Recs

0

Good Debt, Bad Debt

On our Investing Beginners discussion board last year, a Fool Community member asked a good question that sparked an enlightening conversation.

Awmontville said:

I'm probably not the first person to ask this question, but I would like to know what people think is good debt and what is bad debt. Specifically (and avoiding the obvious high-interest problems, e.g. credit cards), I'd like to know what you all think about school loans, automobile loans, and, of course, mortgages. My wife and I are on track to start investing in the near-term, but we want to ensure that we've made the right choices with respect to carrying certain kinds of debt while we invest.

Permit me to share some of the responses, along with a little commentary of my own.

Onparole offered his "skinny": "Debt is good when: 1) it is lower interest [than] what you are earning elsewhere and 2) the debt is tax deductible (school loans, mortgage)."

Foolazis elaborated:

Student loans: good debt. Education increases your earning potential, and usually has provisions for deferment in the event of extreme financial circumstances.

Auto loans: bad debt. Depreciating asset.

Mortgage: good debt. Appreciating asset.

All other loans: bad debt. Period.

Jbking offered this:

I think I'd summarize good debt as where you have an investment that will be worth something, e.g. school loans if you complete the program and mortgages where you'd own a property. Bad debt is where you have the debt because you bought depreciating assets, e.g. car loans, credit cards. Then there is leverage like buying on margin which can be good or bad depending on how you use it and whether or not margin calls mess things up.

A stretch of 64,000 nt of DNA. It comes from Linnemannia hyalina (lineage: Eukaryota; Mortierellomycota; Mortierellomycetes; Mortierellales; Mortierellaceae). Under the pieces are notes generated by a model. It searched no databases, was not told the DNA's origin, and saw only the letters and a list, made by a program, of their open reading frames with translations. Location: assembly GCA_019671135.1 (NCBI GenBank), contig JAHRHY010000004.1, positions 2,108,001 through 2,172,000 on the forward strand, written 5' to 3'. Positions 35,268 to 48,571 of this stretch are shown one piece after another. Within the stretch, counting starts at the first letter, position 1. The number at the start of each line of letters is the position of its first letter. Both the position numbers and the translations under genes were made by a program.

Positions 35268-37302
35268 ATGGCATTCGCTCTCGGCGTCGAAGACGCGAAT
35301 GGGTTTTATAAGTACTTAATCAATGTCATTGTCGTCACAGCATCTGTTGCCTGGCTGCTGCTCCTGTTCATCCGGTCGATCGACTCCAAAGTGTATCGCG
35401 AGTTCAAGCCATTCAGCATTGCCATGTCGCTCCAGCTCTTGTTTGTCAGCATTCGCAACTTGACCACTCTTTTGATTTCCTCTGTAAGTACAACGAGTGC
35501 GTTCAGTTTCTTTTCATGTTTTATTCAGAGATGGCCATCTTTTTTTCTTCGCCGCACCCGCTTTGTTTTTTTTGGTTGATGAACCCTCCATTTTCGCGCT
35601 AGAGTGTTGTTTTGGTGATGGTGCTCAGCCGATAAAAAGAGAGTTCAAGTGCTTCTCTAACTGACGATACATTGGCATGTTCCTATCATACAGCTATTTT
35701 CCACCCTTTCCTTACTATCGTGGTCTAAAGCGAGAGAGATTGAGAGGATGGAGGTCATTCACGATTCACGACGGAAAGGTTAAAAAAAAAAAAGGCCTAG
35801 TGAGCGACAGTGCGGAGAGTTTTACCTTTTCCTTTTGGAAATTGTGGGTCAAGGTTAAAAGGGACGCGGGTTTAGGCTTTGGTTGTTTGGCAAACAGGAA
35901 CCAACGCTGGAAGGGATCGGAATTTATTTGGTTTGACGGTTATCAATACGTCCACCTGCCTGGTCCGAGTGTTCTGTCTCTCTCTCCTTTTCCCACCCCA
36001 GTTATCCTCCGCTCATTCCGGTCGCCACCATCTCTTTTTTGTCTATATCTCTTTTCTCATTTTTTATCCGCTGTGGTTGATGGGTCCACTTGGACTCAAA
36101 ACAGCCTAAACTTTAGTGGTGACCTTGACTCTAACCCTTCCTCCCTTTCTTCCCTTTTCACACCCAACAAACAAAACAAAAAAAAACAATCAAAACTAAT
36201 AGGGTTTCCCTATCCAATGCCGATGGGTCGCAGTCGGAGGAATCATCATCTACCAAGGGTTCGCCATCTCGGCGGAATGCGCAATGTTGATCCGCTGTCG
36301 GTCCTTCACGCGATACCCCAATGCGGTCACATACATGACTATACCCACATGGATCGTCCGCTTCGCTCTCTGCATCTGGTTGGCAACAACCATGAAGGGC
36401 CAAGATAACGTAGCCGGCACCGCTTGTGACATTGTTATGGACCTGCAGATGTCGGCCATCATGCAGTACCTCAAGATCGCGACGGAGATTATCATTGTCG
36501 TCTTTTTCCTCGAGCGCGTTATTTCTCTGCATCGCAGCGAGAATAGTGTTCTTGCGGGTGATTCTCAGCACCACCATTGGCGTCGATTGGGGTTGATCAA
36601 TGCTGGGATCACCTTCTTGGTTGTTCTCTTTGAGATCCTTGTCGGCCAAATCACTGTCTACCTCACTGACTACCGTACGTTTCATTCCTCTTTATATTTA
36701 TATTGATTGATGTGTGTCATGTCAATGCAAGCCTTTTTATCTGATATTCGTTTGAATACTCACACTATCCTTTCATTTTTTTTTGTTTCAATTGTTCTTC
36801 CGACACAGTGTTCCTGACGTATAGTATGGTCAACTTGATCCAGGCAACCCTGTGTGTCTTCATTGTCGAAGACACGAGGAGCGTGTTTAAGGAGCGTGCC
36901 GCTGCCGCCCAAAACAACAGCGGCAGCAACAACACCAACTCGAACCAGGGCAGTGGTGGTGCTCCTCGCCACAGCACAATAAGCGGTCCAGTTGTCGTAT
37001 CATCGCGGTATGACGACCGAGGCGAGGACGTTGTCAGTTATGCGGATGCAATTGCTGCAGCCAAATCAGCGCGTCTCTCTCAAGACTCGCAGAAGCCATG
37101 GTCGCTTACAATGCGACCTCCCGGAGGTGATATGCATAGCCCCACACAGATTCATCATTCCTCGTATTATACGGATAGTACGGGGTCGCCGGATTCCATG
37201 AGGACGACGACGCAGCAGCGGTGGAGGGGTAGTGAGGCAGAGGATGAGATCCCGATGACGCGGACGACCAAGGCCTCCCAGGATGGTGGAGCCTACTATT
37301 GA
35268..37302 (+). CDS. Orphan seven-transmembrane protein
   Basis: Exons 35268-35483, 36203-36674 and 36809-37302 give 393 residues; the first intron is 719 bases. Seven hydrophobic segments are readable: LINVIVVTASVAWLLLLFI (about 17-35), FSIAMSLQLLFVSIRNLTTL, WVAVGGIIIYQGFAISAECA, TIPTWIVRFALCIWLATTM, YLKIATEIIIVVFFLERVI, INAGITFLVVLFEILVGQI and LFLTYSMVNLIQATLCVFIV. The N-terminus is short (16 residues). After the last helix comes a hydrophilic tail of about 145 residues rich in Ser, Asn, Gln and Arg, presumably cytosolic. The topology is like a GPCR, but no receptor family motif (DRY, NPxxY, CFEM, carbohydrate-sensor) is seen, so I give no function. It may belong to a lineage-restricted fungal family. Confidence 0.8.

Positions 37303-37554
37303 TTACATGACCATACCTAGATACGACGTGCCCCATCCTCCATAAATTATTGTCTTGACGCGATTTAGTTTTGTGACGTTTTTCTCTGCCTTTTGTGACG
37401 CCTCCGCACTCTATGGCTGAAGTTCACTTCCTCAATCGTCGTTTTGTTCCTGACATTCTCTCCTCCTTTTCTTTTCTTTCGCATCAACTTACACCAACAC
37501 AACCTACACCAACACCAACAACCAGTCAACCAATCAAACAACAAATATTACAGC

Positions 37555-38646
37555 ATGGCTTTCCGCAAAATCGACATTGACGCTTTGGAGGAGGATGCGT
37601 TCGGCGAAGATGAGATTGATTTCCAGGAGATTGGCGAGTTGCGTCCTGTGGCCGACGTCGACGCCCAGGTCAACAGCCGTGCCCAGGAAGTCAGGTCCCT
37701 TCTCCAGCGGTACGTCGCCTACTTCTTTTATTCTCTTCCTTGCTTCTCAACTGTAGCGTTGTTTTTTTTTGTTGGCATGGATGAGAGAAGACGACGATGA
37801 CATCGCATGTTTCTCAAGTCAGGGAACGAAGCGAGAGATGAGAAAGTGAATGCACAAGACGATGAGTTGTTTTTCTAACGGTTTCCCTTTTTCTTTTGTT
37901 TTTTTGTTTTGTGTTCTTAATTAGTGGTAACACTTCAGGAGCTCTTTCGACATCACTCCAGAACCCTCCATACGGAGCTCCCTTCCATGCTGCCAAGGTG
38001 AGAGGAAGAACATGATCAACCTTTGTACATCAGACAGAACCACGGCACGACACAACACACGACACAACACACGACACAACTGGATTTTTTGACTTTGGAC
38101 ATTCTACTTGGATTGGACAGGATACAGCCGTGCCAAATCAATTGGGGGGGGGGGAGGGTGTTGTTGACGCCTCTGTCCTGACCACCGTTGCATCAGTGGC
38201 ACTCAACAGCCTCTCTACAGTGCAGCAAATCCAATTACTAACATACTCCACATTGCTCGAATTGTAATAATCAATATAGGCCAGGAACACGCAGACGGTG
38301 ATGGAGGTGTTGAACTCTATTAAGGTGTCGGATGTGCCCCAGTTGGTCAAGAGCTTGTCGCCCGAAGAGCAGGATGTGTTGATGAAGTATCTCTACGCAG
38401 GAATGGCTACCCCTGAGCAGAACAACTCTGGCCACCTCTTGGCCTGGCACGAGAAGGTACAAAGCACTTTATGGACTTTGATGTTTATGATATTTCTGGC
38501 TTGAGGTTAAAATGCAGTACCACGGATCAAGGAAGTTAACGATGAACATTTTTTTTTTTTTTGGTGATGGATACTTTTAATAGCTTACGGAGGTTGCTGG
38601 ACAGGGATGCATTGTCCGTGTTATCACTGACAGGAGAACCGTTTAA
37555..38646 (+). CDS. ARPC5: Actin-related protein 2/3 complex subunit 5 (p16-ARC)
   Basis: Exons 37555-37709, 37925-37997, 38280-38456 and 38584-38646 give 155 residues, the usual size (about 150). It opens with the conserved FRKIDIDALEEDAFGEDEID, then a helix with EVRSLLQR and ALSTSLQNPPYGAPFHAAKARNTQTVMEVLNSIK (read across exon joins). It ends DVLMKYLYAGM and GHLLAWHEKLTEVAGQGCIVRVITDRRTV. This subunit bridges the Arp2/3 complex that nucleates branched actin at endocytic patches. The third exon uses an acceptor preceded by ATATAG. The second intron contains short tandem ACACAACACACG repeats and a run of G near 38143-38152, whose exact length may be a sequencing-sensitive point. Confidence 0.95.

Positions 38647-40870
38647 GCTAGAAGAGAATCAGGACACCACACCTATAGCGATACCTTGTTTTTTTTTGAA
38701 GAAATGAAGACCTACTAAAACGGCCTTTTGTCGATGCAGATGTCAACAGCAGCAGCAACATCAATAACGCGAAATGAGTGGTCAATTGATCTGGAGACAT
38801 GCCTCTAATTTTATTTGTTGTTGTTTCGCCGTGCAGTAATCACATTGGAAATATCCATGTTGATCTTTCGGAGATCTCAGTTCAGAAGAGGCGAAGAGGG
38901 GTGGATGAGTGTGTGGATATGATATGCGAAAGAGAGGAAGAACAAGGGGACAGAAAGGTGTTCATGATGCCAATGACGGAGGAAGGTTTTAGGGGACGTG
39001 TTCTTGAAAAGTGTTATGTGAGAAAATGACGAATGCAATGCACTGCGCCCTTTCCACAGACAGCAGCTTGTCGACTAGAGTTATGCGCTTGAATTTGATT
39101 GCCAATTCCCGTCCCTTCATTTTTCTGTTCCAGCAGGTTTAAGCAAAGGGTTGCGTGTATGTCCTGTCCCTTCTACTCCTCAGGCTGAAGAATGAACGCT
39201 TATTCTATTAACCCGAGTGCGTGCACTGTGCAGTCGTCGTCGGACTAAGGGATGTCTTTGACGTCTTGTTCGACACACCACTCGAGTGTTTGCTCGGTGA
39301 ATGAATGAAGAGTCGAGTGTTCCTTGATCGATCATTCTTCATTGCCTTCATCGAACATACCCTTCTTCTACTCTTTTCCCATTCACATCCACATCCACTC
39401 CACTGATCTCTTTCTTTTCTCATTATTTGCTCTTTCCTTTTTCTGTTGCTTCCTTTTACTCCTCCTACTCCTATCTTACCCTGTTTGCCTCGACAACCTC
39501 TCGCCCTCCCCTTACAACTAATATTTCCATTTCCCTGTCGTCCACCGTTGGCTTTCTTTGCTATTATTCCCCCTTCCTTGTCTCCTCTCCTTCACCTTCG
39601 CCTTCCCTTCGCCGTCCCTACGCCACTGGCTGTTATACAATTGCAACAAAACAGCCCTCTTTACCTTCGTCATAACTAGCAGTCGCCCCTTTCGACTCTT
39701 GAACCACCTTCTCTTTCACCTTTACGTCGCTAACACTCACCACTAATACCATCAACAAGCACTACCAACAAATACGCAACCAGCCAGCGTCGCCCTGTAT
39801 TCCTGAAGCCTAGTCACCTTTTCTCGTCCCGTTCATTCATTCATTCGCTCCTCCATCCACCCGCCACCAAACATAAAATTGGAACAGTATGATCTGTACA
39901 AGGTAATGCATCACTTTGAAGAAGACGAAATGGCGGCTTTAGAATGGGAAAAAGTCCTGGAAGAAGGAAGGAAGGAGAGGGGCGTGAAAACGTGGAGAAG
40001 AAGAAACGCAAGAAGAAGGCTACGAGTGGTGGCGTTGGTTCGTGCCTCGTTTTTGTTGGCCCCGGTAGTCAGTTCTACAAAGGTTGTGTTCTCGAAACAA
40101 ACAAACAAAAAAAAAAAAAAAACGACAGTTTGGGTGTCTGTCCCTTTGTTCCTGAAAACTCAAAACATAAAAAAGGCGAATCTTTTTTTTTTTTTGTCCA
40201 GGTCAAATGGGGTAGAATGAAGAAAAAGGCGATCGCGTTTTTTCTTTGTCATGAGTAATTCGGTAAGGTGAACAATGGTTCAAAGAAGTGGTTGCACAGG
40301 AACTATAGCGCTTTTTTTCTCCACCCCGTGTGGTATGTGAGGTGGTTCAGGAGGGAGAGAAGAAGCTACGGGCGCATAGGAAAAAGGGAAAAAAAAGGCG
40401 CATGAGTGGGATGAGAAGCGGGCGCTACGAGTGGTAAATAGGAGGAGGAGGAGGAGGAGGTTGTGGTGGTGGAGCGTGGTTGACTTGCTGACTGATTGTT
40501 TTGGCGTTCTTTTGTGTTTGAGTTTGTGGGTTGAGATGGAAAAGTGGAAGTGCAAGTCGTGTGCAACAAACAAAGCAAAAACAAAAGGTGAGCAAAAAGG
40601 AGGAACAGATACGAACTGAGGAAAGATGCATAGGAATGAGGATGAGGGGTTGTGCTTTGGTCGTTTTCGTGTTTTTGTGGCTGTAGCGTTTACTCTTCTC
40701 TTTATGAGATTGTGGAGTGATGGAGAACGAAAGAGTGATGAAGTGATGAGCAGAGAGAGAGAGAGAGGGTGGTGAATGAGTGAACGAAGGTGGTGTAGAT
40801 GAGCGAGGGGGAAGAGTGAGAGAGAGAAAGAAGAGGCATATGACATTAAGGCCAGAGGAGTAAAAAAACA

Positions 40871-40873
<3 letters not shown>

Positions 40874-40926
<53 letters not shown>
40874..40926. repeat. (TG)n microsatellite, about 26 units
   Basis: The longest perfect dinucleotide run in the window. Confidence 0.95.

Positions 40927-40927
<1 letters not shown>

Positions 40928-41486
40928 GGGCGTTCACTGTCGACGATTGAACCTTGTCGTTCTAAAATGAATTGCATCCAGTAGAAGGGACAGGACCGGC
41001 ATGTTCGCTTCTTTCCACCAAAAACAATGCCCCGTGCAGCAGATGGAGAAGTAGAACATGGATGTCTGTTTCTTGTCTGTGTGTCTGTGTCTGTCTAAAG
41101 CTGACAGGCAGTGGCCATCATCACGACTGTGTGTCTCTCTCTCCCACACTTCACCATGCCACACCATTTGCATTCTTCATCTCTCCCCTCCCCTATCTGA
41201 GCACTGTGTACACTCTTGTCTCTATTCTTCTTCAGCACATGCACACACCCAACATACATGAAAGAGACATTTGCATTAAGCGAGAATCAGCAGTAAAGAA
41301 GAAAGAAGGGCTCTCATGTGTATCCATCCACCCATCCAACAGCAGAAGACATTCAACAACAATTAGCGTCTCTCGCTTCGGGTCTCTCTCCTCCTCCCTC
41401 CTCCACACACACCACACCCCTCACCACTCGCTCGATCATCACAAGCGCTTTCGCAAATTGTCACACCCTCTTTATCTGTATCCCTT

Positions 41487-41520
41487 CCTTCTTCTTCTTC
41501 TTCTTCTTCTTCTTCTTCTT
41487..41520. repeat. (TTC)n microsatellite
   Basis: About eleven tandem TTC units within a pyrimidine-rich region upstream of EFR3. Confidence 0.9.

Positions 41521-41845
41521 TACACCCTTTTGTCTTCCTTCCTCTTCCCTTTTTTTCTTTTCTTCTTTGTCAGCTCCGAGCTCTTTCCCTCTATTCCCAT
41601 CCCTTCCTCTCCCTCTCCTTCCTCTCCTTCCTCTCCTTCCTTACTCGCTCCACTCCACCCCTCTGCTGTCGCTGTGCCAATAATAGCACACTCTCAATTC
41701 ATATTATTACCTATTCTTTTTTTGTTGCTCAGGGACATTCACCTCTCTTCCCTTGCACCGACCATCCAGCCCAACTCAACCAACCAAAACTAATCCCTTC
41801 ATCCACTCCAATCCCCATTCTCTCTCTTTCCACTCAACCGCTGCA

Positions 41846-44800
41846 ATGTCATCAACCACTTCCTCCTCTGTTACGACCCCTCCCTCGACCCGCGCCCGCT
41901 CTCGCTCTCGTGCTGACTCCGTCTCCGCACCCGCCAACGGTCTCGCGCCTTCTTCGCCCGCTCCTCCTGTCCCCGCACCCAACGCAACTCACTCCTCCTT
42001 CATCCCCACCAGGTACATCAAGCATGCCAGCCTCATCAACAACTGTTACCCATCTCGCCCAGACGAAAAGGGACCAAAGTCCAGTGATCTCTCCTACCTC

He added: "There are, of course, potential exceptions as if you got a car loan with 0% interest or some other really, really low rate then this isn't necessarily so bad. Similarly, if you were paying a high interest rate on school loans or a mortgage this may not be so good."

He then offered a clarification that I was going to chime in with myself: "Last but not least, there may be a reason to take on some bad debt at times: Building a credit history. This can be useful in securing lower rates on some types of loans like mortgages and credit cards." This can be kind of critical. If you proudly go through life with no debt ever, if the day comes when you want to borrow a significant sum (such as for a house), you'll run into trouble. Lenders won't know how to evaluate you, if you have no credit history, so you might not be offered the best available rates.